Primo (Tony Shalhoub) and Secondo (Stanley Tucci) were Italian brothers who ran a struggling Italian restaurant. On the verge of foreclosure, Secondo took Pascal’s (Ian Holm) offer, a fellow restaurant owner, of inviting a celebrity who he claimed to be his friend in order for the brothers’ place to gain a bit of popularity. The big night consisted of a wild party with a mix of great food, good friends and influential people. Directed by Campbell Scott and Stanley Tucci, the film was a delectable piece of work. It successfully captured passionate people who happened to lead a struggling business without having to result to the audiences having to feel sorry for them. Instead, the movie simply showed that Primo and Secondo had a great combination of talent and excellent palate, but the one thing they needed was a good word-of-mouth. Typical Americans just couldn’t appreciate the way they served their food. Primo wanted to make genuine Italian food but most Americans were doubtful of the strange. Early in the movie, there was highly amusing scene of a woman and her husband not understanding why the pasta didn’t have any meatballs. I had to laugh at their confused looks and frustrated voices because I recognized myself in them. There’s just something comforting about the familiar and having to step away from it most often causes friction. The film was also about the women in the brothers’ lives. Phyllis (the alluring Minnie Driver) loved Secondo but maybe he just wasn’t ready to be in long-term relationship. Money was near the top of his priorities but Phyllis didn’t consider it to be all that important. On the other hand, Primo was interested in Ann (Allison Janney), who worked at a flower shop, but he was too shy to invite her to attend the party. The best way Primo could communicate was through food. Luckily, Ann liked to eat. What I admired most about the film was its fearless ability to hold long takes. My favorite scene was when Primo returned to the kitchen after he and Secondo had an altercation. Secondo was initially by the stove as he prepared a dish for the feast. As a gesture of forgiveness, the younger one slowly inched away from the fire and allowed his older brother to be at the place where was most comfortable. Not a word was uttered. There was something assured and powerful about the way the camera was held and the manner in which it framed the two characters’ movements. A similar technique was implemented in the final scene when the space between the brothers grew smaller. There was no doubt in our minds that they would keep moving forward together. “Big Night” was beautiful film but not just because of the mouth-watering Italian food. It unabashedly explored the love between brothers without the clichéd epiphanies.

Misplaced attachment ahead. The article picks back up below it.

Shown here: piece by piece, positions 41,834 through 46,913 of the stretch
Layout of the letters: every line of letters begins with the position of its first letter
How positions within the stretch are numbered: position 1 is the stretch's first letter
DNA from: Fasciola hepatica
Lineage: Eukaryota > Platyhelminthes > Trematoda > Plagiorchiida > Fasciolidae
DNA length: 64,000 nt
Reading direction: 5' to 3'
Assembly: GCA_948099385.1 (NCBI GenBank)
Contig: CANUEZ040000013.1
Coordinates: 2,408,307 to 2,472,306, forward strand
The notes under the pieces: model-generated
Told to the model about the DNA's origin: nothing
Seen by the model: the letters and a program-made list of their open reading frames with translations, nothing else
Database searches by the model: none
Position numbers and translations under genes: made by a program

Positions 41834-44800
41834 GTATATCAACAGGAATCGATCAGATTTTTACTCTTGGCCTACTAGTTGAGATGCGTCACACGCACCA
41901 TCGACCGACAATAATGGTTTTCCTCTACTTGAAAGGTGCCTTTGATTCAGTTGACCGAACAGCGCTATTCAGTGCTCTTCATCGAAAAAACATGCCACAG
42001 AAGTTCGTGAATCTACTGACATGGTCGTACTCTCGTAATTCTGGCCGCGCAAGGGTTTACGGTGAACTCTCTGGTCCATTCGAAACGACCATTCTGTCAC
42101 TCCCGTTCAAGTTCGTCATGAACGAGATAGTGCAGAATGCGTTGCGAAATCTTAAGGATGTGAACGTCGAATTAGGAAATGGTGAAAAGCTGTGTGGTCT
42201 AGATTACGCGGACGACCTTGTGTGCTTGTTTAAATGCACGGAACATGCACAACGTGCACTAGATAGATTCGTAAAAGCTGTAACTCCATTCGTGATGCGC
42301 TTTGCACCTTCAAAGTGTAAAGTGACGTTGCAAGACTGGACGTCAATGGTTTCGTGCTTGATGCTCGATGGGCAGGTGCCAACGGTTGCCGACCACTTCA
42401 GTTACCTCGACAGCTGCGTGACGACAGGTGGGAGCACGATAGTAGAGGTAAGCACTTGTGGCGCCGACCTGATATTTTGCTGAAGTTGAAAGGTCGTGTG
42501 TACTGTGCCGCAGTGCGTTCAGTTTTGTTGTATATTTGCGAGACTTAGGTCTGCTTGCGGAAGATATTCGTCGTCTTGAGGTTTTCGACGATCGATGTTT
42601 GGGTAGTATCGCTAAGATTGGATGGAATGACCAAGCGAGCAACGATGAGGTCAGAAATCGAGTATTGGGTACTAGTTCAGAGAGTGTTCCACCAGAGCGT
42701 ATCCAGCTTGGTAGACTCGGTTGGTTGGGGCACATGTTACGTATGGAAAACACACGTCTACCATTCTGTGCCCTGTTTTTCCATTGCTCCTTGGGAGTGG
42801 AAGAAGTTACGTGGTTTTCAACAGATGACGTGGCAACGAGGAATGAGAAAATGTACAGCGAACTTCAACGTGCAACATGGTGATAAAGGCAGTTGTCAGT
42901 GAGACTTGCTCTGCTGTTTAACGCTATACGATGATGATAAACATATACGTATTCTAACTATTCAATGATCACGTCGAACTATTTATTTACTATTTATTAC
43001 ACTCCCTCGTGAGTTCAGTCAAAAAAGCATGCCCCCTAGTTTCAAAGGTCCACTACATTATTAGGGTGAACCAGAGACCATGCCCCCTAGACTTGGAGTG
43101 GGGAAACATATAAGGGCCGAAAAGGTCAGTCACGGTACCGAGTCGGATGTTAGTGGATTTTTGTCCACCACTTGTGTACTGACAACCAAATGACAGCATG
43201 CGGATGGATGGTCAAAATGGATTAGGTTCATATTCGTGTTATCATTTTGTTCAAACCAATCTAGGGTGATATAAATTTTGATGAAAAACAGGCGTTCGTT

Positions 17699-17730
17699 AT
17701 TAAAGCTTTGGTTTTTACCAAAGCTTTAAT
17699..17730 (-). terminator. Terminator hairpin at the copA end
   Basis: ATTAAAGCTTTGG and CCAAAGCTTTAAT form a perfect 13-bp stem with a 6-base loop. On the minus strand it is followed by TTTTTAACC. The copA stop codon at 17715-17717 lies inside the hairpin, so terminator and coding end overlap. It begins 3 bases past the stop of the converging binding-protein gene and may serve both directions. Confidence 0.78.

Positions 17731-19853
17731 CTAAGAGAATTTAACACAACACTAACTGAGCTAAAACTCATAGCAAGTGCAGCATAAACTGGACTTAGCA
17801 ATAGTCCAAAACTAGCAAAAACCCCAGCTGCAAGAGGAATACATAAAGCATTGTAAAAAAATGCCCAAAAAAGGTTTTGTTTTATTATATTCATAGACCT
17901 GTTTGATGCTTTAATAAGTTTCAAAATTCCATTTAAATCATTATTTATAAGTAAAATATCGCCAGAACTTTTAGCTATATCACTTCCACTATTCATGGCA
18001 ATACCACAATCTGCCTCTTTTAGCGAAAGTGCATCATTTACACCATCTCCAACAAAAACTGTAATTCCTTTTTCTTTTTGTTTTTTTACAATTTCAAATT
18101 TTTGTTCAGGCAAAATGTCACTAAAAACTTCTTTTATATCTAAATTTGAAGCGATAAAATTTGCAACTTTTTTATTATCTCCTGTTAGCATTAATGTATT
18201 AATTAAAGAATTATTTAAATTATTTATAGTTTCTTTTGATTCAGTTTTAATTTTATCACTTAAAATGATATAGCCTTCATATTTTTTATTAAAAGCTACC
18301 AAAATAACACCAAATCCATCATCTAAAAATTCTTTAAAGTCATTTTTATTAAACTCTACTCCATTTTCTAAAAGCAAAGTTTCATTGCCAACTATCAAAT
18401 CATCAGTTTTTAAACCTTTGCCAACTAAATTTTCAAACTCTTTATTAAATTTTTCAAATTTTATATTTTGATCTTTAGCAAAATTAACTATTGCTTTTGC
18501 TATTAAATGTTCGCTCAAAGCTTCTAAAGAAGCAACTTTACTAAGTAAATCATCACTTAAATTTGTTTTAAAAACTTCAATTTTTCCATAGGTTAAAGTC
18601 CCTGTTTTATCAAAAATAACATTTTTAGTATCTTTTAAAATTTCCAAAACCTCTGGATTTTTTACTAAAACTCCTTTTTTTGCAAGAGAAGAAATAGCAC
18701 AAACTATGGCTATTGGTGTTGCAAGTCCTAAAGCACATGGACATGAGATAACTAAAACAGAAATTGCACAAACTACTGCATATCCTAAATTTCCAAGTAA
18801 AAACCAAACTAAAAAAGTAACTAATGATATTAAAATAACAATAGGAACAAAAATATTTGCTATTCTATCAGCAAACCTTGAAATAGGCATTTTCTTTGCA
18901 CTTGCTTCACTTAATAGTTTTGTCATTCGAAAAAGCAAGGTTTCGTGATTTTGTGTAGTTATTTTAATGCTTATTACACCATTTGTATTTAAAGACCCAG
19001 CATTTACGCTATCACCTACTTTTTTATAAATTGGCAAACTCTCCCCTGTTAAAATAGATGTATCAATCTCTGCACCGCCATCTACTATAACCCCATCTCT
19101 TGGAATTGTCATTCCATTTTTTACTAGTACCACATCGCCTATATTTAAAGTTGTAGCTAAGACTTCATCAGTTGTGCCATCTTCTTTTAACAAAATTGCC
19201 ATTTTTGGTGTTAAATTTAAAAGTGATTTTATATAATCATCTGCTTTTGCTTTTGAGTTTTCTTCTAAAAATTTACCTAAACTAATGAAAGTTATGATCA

Inglourious Basterds (2009)
★★★★ / ★★★★
Those who believe that Quentin Tarantino (“Resevoir Dogs,” “Pulp Fiction,” “Kill Bill,” “Death Proof”) is slowly losing his touch when it comes to filmmaking and storytelling should watch this film. “Inglourious Basterds” essentially covers three groups of characters: Lt. Aldo Raine (Brad Pitt) and his men’s (Eli Roth, Michael Fassbender, B.J. Novak, Omar Doom) quest to hunt, scalp, and kill Nazis; the intimidating Christoph Waltz as Col. Hans Landa, a Nazi hunter who prefers to be categorized as a detective more than anything else and who happens to speak English, French, Italian, and German which proves to be quite useful; and Mélanie Laurent as Shosanna Dreyfus, who survived Waltz’ massacre three years ago and had plans of her own, along with her trusted friend Marcel (Jacky Ido), to avenge her family. Divided into five sublime chapters, at first the characters had nothing to do with each other. But as the picture went on they all collided, had very entertaining conversations and bloody violence, just as one could expect from a Tarantino motion picture.